The frame comes standard with Slicy protective tape, which emphasises the bike’s rowdy character. The tape can be customised with several designs from SCOR’s online shop.

The protective tape comes standard with the bike and can be customised in SCOR’s online store.

Not only is the 6080 Z SCOR’s first alloy eMTB, but also their first Bosch-powered e-mountainbike. The Bosch Performance Line CX, which delivers 85 Nm of torque and 600 watts peak power, is seamlessly integrated into the frame of the bike.

The Bosch Performance Line CX motor blends in beautifully with the SCOR 6080 Z’s frame silhouette.

The motor draws its power from a big 750 Wh battery, which can be removed from the down tube for external charging using an Allen key and a spanner. This means that you can charge the battery at home without having to schlepp the whole bike into your living room. Charging the battery internally is done quickly and easily thanks to the easily accessible charging port above the motor.

The battery can be removed from the downtube using an Allen key and a spanner.

To match the bike’s sporty focus, SCOR reduced the motor’s periphery components to the bare minimum. The Bosch System Controller in the top tube provides all the basics, including battery charge status and current support mode, while the minimalist Bosch Mini Remote on the handlebars ensures a clean cockpit and feels good under your thumb. If you want to see more data while riding, you can connect the bike to your smartphone using the Bosch eBike Flow app. After all, if you’re riding the SCOR in the places it was designed for, you probably shouldn’t be looking down at a screen. To see how the Bosch Performance Line CX motor performs on the trail and what other features it offers, head over to our detailed motor test.

While the Bosch System Controller in the top tube only provides basic data…
… it perfectly suits the bike’s sporty orientation in combination with the minimalist Bosch Mini Remote.

The spec of our 2025 SCOR 6080 Z test bike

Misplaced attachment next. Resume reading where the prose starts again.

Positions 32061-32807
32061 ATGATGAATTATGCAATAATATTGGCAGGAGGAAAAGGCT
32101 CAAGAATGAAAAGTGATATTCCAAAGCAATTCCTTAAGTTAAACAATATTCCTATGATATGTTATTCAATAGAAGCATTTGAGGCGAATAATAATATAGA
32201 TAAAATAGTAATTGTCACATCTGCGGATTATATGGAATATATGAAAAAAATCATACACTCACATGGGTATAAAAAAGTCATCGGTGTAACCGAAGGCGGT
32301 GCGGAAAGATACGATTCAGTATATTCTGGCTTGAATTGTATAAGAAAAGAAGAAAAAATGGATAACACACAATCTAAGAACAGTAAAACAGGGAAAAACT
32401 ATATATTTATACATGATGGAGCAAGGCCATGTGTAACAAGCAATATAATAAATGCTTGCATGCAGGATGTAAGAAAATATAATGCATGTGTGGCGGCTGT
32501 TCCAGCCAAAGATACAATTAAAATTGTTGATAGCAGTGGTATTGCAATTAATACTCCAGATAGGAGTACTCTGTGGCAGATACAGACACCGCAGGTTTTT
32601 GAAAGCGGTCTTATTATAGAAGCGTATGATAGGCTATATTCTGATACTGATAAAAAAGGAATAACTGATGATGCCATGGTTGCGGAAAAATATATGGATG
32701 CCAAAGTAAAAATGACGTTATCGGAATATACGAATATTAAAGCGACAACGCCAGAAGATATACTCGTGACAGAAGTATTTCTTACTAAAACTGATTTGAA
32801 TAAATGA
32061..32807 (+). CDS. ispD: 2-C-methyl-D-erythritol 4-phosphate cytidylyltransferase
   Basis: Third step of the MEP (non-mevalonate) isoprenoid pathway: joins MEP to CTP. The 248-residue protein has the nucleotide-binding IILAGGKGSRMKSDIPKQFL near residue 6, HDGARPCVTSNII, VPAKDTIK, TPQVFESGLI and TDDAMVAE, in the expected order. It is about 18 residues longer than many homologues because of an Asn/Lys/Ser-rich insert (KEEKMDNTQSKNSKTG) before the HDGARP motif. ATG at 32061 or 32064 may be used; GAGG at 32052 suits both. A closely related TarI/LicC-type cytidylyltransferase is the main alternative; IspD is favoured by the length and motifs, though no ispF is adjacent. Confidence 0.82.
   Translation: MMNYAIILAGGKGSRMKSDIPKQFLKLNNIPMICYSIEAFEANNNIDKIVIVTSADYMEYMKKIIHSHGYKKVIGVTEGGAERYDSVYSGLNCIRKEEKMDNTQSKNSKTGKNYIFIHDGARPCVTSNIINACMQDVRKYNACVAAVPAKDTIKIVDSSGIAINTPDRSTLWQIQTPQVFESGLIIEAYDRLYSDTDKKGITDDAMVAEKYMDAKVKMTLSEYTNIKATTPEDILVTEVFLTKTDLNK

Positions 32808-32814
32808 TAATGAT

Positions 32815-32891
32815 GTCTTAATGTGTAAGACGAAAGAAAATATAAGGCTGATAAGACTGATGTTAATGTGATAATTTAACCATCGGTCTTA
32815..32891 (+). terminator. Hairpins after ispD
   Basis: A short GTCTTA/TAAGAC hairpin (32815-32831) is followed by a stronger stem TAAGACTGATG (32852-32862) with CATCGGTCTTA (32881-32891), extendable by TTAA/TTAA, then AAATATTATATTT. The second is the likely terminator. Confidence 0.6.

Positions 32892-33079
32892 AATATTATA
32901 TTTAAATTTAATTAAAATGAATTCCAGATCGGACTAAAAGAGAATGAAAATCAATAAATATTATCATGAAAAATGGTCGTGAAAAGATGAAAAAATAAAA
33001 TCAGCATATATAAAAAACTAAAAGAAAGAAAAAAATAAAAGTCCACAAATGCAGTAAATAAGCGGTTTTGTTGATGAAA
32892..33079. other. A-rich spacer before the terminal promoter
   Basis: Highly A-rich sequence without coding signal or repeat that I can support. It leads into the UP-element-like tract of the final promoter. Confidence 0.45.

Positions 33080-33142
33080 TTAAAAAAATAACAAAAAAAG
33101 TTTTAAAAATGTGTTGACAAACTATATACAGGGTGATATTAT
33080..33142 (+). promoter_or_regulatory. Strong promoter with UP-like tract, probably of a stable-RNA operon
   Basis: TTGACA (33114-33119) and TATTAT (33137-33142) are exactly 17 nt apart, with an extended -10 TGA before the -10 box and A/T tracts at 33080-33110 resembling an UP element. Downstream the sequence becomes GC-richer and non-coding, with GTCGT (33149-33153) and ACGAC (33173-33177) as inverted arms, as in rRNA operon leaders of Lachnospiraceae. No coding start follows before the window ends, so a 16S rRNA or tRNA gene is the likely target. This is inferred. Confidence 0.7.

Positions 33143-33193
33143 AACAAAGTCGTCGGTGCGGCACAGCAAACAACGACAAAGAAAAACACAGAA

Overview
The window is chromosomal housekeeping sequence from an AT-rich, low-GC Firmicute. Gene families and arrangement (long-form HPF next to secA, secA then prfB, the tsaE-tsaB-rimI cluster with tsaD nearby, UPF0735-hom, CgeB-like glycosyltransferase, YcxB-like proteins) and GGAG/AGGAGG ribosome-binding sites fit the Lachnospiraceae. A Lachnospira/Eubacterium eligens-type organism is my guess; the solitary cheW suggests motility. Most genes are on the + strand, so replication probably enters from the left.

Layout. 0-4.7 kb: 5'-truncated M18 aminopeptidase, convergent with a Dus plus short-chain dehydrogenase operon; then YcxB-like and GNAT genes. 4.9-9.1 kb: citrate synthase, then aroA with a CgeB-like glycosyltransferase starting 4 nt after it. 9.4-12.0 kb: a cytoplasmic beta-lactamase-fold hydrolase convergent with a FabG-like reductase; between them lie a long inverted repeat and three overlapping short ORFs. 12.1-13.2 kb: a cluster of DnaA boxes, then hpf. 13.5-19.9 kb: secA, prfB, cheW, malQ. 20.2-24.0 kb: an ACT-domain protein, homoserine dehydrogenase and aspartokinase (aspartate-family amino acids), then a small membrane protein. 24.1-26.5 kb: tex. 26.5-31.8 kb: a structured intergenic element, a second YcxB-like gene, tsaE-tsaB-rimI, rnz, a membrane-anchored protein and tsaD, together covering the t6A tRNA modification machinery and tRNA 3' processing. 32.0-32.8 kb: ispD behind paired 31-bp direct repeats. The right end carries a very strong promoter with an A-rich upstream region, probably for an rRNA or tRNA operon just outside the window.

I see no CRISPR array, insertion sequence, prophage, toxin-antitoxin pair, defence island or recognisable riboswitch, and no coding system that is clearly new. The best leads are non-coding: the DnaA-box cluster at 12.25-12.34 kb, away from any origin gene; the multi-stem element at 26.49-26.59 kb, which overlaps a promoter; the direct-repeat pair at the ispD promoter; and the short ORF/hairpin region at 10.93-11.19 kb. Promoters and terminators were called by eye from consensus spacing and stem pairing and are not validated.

For this first ride review, we tested the SCOR 6080 Z GX flagship model, which has a no frills gravity-oriented spec. The cable operated 12-speed SRAM GX Eagle drivetrain ensures precise shifting, making this clear right from the very first crank spin. SCOR didn’t compromise on braking performance, combining powerful SRAM CODE RSC four-piston stoppers and 220/200 mm rotors, which provide powerful, reliable deceleration even on long, steep DH tracks.

The cable-operated, 12-speed SRAM GX-Eagle drivetrain ensures precise, butter-smooth shifting.
The powerful SRAM CODE RSC four-piston brakes are paired with a big 220 mm rotor at the front and 200 mm disc at the rear, ensuring reliable deceleration, even on long descents.

At 160 mm, the BikeYoke DIVINE seatpost has too little travel for an eMTB in size L, unfortunately it can’t be inserted all the way into the frame, which is due to the position of the shock. Both the 190 mm RockShox ZEB Ultimate fork and 180 mm RockShox Super Deluxe Ultimate air shock offer countless adjustment options and deliver a tremendous performance on the trail, just like the robust DT Swiss H 1900 hybrid alloy wheelset, which is paired with MAXXIS tires.

While at 185 mm, the BikeYoke DIVINE dropper post offers a decent amount of travel, unfortunately it can’t be inserted all the way into the seat tube.
RockShox’s top-tier Ultimate suspension leaves nothing to be desired, both in terms of adjustments and trail performance.